So I will keep quoting that the Bible tells us to protect our children and to love the stranger. Because to believe that God expects and requires anything else, anything less than that is morally corrupt.

The problem is rooted in those in charge themselves. When Korach rises up to question Moses’ leadership, he does so with many individuals. The text says that he is joined by Anshei Shem, translated as individuals of repute, literally ‘people of name.’ These were individuals whose names were known, whose names, family lineage, and thus privilege, gave them power. They stood beside Korach in demand of more power.

Rabbi Neftali Tzvi of Ropshitz taught that a person of a great name, one who is a descendant of a famous or distinguished relative, should be humble. He should think “are my deeds as great as my ancestors who have come before me?” However, these people end up being arrogant, always seeking to increase their power.

Those is positions of power can use their power for good, to build a more just society, to be God’s partner in creation. Or, they can abuse their power, weakening the most vulnerable. It is shameful that those in positions of power aren’t using their power to help those in need. They are incarcerating children, discriminating against those seeking asylum, and trying to claim that the Bible justifies these actions.

Not my Bible. Not my religion. Not my God. If you are going to pass bigoted policies, stop hiding behind scripture to mask your discrimination. Call it was it is: bigotry.

-Rabbi Jesse M. Olitzky

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We are all Pilgrims: Why Jewish Americans should support Obama’s Immigration Reform

This article was originally published on November 27, 2014, on the American holiday of Thanksgiving, by Haaretz. The full article can be found on their website here.

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The Jewish community, once pilgrims ourselves, must embrace those who enter our lands in search of new beginnings and opportunities.

As a child, every Thanksgiving I would read the children’s book “Molly’s Pilgrim” by Barbara Cohen, that inspired the 1986 Academy Award-winning short film of the same name. Now, even as an adult, I refer to the book as a reminder of the true meaning of Thanksgiving in America.

The children’s book and film tell the story of a young Russian Jewish immigrant named Molly, who came with her family to America to escape religious persecution. Molly’s teacher assigns her entire third grade class to make Pilgrim dolls as part of their Thanksgiving project. Every other child brings a doll to school dressed in mostly white and black hats, colors, and cuffs – the dress that we generally associate with the Pilgrims of America’s Thanksgiving narrative. Molly, though, brings a doll to school, dressed in clothing associated with her home in Russia. She teaches the class that in every generation, in all places, there are pilgrims, immigrants who search for a new home, a new life, a new opportunity and a newfound freedom.

The traditional Thanksgiving narrative tells the story of a feast and celebration in Plymouth, now Massachusetts, in 1621 following a good harvest. The story, while poorly documented and likely inaccurate, tells of the Pilgrims and Puritans breaking bread with the Native Americans, who embraced them peacefully and taught them how to cultivate the land and survive the harsh winter, before these new immigrants turned around and later savagely slaughtered so many Native Americans.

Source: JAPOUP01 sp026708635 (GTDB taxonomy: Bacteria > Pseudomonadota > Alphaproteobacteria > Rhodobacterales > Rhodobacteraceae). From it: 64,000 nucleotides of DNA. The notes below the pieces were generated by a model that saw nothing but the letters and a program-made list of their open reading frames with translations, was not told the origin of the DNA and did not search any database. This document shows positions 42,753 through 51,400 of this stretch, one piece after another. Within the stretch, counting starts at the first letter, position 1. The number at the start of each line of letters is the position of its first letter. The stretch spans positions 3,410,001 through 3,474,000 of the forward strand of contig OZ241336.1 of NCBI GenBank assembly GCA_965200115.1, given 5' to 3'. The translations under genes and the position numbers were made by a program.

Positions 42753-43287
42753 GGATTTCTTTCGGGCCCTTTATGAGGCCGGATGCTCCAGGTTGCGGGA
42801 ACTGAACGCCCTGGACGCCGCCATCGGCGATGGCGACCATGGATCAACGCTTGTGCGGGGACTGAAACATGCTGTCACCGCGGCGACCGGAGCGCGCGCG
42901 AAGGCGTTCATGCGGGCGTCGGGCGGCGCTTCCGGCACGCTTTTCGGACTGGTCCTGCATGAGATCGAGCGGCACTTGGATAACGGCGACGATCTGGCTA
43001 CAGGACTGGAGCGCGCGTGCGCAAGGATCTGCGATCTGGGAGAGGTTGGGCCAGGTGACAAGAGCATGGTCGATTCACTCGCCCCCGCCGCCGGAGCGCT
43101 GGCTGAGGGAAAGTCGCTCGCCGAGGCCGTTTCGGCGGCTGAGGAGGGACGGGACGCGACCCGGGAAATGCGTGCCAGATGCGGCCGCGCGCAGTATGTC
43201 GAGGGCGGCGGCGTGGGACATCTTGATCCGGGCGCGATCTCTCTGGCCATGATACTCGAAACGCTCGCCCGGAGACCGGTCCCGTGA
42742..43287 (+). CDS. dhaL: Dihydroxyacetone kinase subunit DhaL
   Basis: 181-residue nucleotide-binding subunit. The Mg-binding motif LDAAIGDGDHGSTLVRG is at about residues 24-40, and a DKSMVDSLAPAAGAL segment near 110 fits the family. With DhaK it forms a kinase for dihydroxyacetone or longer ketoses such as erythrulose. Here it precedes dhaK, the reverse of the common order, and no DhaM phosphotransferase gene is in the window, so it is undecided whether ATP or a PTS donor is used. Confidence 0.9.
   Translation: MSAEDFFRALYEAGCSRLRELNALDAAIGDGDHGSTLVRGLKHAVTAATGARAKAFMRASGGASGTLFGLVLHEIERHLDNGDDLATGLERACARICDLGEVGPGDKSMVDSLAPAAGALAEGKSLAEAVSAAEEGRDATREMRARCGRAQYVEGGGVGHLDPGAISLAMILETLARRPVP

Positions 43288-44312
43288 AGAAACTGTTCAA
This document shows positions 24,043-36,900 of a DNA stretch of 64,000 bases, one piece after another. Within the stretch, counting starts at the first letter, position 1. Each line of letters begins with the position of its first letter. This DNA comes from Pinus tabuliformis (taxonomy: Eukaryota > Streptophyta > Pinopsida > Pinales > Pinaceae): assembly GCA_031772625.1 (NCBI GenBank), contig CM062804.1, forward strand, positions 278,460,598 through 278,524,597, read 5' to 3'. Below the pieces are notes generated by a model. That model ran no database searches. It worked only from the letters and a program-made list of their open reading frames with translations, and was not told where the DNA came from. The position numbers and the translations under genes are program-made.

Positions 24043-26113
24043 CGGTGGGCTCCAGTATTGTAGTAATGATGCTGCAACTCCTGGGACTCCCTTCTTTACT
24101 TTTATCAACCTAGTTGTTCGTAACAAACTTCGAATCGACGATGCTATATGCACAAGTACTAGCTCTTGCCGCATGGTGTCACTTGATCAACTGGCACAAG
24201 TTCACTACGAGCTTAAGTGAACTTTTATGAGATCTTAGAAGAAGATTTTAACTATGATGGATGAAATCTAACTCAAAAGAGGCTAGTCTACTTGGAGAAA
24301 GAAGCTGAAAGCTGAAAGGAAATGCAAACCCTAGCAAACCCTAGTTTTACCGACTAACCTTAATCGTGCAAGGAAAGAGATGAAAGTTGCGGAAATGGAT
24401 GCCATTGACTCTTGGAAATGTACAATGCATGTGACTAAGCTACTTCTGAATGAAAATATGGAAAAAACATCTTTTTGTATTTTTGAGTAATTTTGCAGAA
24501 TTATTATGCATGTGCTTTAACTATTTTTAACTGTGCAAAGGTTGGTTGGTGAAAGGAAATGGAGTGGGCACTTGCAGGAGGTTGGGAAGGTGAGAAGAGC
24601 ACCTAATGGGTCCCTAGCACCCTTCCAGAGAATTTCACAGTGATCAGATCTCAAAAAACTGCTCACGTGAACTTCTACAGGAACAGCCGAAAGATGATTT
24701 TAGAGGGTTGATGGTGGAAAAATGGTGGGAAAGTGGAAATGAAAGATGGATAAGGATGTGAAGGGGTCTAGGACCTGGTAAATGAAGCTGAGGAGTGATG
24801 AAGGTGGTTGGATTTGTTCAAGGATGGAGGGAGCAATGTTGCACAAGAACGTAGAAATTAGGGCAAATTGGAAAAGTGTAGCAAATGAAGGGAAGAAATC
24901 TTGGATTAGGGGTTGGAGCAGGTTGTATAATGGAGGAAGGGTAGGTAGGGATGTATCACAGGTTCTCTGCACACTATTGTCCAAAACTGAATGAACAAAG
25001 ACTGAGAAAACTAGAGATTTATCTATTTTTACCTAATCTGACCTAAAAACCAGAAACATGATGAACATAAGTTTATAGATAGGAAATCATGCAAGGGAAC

The message of this story – true or not – is one of embrace. We embrace those who are new in our midst. We welcome them with open arms. We understand the desire – and God-given right – to be free and the journey that so many pilgrims take in order to be free.

ObamaImmigrationReformHaaretzPhotoLast week, U.S. President Barack Obama announced that he would use executive action to reform immigration in the United States. Some may question the method of executive action, but attempts at real reform have been stuck in a gridlocked Congress for years. Regardless of the method, the Jewish community must support such reform. Such executive action extends temporary legal status to almost 5 million undocumented immigrants.

This is not granting citizenship. This does not give them a green card. However, this ensures that millions of parents are not deported and separated from their children who were born here and are citizens of this country. Additionally an estimated 330,000 dreamers,330,000 pilgrims, undocumented immigrants who came to America as children, will be eligible to stay in the United States under the Deferred Action for Childhood Arrivals program.

The Jewish community is a community of pilgrims. The Torah (Deuteronomy 10:19) reminds us that we must embrace the stranger for we were once strangers. Our communal history, our communal narrative, speaks of wandering. We did not only wander for 40 years in the wilderness. We wandered in exile from country to country for 2,000 years before pilgrims, pioneers, returned to the land of Israel. And during those 2,000 years, we also became pilgrims in every country we settled. We were pilgrims at the turn of the 20th century that saw large waves of Jews emigrating from Eastern Europe to the United States. We were pilgrims when we left the former Soviet Union and Ethiopia.

Since we were all once pilgrims, we must embrace all other pilgrims, all immigrants who enter our lands in search of new opportunities and new beginnings.

Immediately after Obama made his announcement on primetime television, the Rabbinical Assembly, the international organization of rabbis associated with the Conservative Movement, of which I am a member, applauded the announcement, saying that ” Jewish people have benefited from immigration policies in the United States” and expressing hope “that President Obama’s Executive Order will spur Congress to create a more permanent immigration solution.”

As a Jew living in America, I wrestle with which identity comes first: Am I an American Jew or am I a Jewish American? The truth is that both identities are intertwined. During Thanksgiving, we have the opportunity to give thanks for our new beginnings in our land of opportunity – for we were once strangers in a strange land. This year, may we pray that millions of pilgrims, millions of immigrants, will be able to stay in this country that they call home. May we strive to break bread with them, too, for we all have much to be thankful for.

– Rabbi Jesse M. Olitzky